seem to recall he wrote a book on Racing Car Design in the late seventies as well which was quite well received at the time.



Yes - I lent my copy out some years ago, and never got it back. I think it was called "Racing Car Design and Development", co-written with Alan Baker and it came out in about 1973. A large part of it was taken up with an analysis of all Len Terry's designs, but it did contain some other useful stuff. I seem to recall him musing that there was probably some huge breakthrough coming in aerodynamics - it's a bit ironic that he was doing a patchup job for Lotus at the very time that the breakthrough was happening. I also vaguely remember seeing his name on some early GA drawings for the Ralt RT3.

#11 Dave Wright

Dave Wright
  • Member

  • 267 posts
  • Joined: July 02

Posted 03 October 2003 - 21:31

Originally posted by Mallory Dan
I started getting into racing in about 1974, so didn't really know much about this chap at the time. What really inetests me is how well regarded he was in the 60s. From reading about various cars he designed, Ledas/Ford F3L/BRMs come straight to mind, why did people keep giving him work? It seems everything he was involved in flopped big-time.

Or am I seeing it all wrong, please advise !

Dan Rear


I think you are seeing it wrong. Len Terry drew the Lotus 29 which came second at the Indy 500 in 1963 and designed the Lotus 38 which won the Indy 500 in 1965. He also designed the Eagle which I believe did well in USAC (I'm not really familiar with USAC).

#12 Rainer Nyberg

Rainer Nyberg
  • Member

  • 1,756 posts
  • Joined: October 00

Posted 03 October 2003 - 21:54

Originally posted by MCS
Rainer

I thought we were talking about Len Terry !!!

Do you have a list of Len Terry's designs then...?!!

MCS



I just somehow got the impression that Len Terry actually had been mistaken for Len Bailey by the original poster.

About Len Terry, I don't have much else on him apart from what has already been said on the thread.

BRM P126, P133, P138, P207. Eagle T1G. Surtees TS5.

And the a couple of F3 cars the Viking TH1 of 1976 which was successfully driven in Sweden by Conny Ljungfeldt among others. There was also the Technic TT773 of 1977.

#13 Ray Bell

Ray Bell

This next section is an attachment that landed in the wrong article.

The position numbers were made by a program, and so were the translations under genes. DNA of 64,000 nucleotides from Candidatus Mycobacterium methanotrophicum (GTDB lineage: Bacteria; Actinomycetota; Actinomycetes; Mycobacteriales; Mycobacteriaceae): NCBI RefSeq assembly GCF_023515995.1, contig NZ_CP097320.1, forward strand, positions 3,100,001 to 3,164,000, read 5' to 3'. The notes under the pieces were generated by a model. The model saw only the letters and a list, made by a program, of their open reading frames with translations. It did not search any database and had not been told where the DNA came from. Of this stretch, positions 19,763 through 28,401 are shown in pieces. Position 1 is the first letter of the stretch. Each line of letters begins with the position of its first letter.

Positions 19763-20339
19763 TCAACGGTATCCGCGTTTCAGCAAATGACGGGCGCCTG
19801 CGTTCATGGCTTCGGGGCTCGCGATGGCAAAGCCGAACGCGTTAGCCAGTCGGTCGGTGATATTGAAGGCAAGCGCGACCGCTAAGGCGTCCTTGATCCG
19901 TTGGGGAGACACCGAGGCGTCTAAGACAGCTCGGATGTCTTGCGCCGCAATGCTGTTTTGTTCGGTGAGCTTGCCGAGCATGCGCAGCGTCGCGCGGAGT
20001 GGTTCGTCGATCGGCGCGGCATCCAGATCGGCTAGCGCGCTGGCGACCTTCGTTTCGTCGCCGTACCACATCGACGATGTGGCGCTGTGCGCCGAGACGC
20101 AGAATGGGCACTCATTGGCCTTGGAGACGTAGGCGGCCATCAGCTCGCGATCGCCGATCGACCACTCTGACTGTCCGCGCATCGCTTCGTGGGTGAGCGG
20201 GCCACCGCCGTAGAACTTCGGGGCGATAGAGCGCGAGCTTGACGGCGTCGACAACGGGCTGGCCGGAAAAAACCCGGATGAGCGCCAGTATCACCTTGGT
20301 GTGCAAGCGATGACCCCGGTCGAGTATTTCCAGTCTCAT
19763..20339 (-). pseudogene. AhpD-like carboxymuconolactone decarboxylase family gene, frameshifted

• Member

  • 53,963 posts
  • Joined: December 99

Posted 03 October 2003 - 21:55

Not only that...

The Eagle F1 car, as Jeremy Jackson has already noted, was hardly a failure. It had a win, after all, and it continues to win, every day that someone looks upon its shapely lines...

#14 bradbury west

bradbury west
  • Member

  • 4,589 posts
  • Joined: June 02

Posted 04 October 2003 - 21:44

I do not have the time at present to come back with a full rebuttal of some of the scurrilous comments made aout Len Terry. I will do so in due course, no doubt.

His book with Alan Baker gives a more than comprehensive picture of his skills. He was so bad as a designer that Chapman repeatedly sought him out for key projects. He also had to cobble up mods to the Lotus 19 to be able to take the V8 engine, some job starting with Chapman's traditionally robust spaceframes.

Len's problem was often that he got involved with the wrong people at the wrong time, or that he had his hands tied, either financially or technically by his client qv Alpine for their 1962 Le Mans car . In some cases he was only a consultant and did not do the detail work.

As ever, if the car is a success it is the manufacturer who takes the credit, if it a duff car, then the designer gets the blame, whatever the reason, and in motor racing there are always plenty of reasons to stop a good design being successful, just as there are always good drivers who only come good when they get in a top car, and the longest book is the Book of Excuses.


He did much work outside pure racing car design, including producing a very quick action refuelling rig for Indy cars. Hd no one that side of the pond thought about it before, or could they simply not come up with something that did the job, remember we are in the land of the Roadsters,? It took Len's lateral thoughts to take it to them with a solution, as shown in his book.

He was also working at a time before computers did all the clever stuff for designers in a fraction of the time, and at a time when many new technical frontiers were being encountered.

It may interest you that there are some of us, particularly Dr Mike Lawrence, famed as a knowledgable writer, qv his range of published works, mostvrecently his book on Chapman, who regard Len especially highly and feel that a biography is long overdue. Far from having anything to hide, Len has everything to tell the world about. But like many talented men, he also possesses modesty.

I must urge you to try to find out more before you dismiss a man of Len's reputation, track record and ability

Roger Lund.

#15 petefenelon

petefenelon
  • Member

  • 4,815 posts
  • Joined: August 02

Posted 04 October 2003 - 21:51

It may interest you that there are some of us, particularly Dr Mike Lawrence, famed as a knowledgable writer, qv his range of published works, mostvrecently his book on Chapman, who regard Len especially highly and feel that a biography is long overdue. Far from having anything to hide, Len has everything to tell the world about. But like many talented men, he also possesses modesty.